Aisha said...

Md, I didn't even consider that barefoot does not always mean cleanfoot. I too am amazed at reading the coments because I always thought that shoeless cultures were restricted to Asian culture, but it makes sense to go shoeless everywhere, I just wondoer why in the US its such a foreign concept [for most]

Matthew Celestis said...

Thanks for the link to my blog.

Keeping a shoeless home makes so much sense.

awomanmyage said...

I am of West Indian heritage and so we never wore our shoes inside and expected guests to do the same. When I got older, I realized that not everyone did this but to this day, I rarely keep my shoes on in someone else's house unless they request it (or their floors are filthy or cold.) I once had a friend object (though not to me) about removing her shoes. (Our old apartment was huge and was mostly hardwood floors. It actually hurt my feet to walk around at first.) I offered her slippers as I do to all my guests especially if they are in bare feet or pantyhose. But we do have a lot of cold, wet weather here and I'd rather not have to mop up after people. I already have a dog and a messy kid. Sometimes I let people keep their shoes on if they don't plan on staying long and it's apparent it took them a lot of work to tie up their sandals or boots. You can also buy paper booties for workmen or delivery people. As a nmatter of fact, when our bed was delivered they already had paper booties on.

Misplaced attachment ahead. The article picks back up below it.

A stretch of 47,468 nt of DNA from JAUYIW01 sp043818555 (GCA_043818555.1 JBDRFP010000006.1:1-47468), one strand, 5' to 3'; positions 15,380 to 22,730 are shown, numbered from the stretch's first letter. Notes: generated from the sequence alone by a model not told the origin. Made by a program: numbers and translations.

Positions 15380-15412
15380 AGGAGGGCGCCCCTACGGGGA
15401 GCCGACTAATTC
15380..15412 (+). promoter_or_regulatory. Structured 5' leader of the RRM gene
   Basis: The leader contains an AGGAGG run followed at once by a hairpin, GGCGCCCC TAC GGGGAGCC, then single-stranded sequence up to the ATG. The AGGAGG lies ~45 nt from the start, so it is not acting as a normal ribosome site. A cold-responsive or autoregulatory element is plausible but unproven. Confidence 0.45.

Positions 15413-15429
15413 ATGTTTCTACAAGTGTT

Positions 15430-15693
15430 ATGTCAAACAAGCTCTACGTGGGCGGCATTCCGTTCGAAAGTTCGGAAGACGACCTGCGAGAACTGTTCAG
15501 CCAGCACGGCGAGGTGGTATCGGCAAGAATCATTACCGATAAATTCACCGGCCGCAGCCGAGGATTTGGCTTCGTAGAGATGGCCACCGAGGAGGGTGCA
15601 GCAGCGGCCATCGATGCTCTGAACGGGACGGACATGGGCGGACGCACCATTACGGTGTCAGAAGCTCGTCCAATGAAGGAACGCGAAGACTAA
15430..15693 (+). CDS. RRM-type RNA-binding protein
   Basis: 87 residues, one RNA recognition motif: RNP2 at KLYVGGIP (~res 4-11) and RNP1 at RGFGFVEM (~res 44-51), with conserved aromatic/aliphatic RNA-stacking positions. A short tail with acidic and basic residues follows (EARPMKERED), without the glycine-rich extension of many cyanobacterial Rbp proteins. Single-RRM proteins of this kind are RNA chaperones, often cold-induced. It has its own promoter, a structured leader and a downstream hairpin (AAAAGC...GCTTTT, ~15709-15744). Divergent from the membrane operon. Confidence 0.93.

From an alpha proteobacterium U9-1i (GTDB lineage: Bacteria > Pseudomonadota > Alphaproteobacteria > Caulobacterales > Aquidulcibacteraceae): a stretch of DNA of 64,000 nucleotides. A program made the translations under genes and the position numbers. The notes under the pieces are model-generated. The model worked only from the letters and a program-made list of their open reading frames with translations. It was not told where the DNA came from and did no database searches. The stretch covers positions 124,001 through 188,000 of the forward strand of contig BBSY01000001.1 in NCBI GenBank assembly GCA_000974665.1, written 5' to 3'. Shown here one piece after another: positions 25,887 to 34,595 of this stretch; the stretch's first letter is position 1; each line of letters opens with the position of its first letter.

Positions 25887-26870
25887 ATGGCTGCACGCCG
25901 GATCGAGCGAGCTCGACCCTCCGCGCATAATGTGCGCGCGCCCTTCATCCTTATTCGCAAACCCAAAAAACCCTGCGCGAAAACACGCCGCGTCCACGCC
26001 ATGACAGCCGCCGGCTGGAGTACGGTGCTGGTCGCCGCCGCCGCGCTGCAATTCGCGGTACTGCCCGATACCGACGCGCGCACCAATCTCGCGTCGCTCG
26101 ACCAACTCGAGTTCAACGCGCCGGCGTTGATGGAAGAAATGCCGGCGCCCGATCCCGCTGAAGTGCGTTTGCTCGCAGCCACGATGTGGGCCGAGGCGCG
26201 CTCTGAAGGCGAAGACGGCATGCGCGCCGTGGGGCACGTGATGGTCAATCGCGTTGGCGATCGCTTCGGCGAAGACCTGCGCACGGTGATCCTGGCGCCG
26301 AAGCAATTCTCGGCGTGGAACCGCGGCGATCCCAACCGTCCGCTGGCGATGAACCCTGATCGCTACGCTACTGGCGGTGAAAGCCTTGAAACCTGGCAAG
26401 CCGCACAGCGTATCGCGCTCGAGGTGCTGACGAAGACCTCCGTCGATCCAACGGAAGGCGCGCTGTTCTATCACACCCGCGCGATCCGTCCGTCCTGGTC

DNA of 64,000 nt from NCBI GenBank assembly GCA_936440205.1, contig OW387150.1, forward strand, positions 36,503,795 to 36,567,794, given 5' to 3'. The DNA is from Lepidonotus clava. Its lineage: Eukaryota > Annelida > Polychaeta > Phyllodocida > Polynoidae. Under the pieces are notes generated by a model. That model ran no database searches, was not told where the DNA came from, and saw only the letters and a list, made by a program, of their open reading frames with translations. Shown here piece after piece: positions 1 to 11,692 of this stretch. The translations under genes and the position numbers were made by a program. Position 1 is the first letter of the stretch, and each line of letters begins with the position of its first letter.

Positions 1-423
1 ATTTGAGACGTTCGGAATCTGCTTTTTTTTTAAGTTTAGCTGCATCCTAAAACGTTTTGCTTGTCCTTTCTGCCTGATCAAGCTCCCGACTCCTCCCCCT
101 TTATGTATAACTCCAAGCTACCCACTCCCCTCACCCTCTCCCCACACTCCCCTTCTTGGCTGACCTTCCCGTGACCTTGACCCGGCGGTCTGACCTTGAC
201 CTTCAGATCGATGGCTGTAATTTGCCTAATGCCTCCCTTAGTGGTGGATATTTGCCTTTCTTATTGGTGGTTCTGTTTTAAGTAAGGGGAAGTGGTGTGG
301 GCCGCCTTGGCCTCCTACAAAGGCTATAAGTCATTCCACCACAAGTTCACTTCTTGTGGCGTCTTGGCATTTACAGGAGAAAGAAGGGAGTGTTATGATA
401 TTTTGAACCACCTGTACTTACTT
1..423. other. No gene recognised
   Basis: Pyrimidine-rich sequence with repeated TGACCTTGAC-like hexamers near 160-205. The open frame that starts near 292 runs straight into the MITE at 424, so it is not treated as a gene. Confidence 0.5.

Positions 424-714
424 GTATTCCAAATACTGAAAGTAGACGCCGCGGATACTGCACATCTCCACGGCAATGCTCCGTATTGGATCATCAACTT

HapaMama said...

Shoes off, of course! Being Taiwanese American our family always took off shoes at the door. If it bothers people to be barefoot, you can always keep some slippers handy. The thought of all the dirt and germs from the street coming into the house... *shudder*. I also blogged about it here: http://hapamama.com/2012/02/please-leave-your-shoes-at-the-door/

Lollipop Goldstein said...